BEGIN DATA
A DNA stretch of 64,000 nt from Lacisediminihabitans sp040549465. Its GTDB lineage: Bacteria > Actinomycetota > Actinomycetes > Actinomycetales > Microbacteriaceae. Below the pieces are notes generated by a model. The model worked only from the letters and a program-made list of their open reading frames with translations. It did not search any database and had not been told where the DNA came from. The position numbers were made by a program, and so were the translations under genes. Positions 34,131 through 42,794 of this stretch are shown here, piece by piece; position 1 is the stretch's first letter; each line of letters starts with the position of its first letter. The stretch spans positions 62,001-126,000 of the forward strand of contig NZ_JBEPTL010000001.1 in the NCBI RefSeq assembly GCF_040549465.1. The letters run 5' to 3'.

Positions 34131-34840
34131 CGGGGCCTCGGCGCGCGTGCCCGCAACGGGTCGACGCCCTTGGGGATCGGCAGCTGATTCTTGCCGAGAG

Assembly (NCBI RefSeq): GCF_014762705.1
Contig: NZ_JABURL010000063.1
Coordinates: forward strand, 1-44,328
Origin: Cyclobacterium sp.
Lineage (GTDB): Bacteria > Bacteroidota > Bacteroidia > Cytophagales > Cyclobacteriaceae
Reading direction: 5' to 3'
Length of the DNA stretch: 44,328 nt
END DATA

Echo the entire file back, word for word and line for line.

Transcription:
A DNA stretch of 64,000 nt from Lacisediminihabitans sp040549465. Its GTDB lineage: Bacteria > Actinomycetota > Actinomycetes > Actinomycetales > Microbacteriaceae. Below the pieces are notes generated by a model. The model worked only from the letters and a program-made list of their open reading frames with translations. It did not search any database and had not been told where the DNA came from. The position numbers were made by a program, and so were the translations under genes. Positions 34,131 through 42,794 of this stretch are shown here, piece by piece; position 1 is the stretch's first letter; each line of letters starts with the position of its first letter. The stretch spans positions 62,001-126,000 of the forward strand of contig NZ_JBEPTL010000001.1 in the NCBI RefSeq assembly GCF_040549465.1. The letters run 5' to 3'.

Positions 34131-34840
34131 CGGGGCCTCGGCGCGCGTGCCCGCAACGGGTCGACGCCCTTGGGGATCGGCAGCTGATTCTTGCCGAGAG

Assembly (NCBI RefSeq): GCF_014762705.1
Contig: NZ_JABURL010000063.1
Coordinates: forward strand, 1-44,328
Origin: Cyclobacterium sp.
Lineage (GTDB): Bacteria > Bacteroidota > Bacteroidia > Cytophagales > Cyclobacteriaceae
Reading direction: 5' to 3'
Length of the DNA stretch: 44,328 nt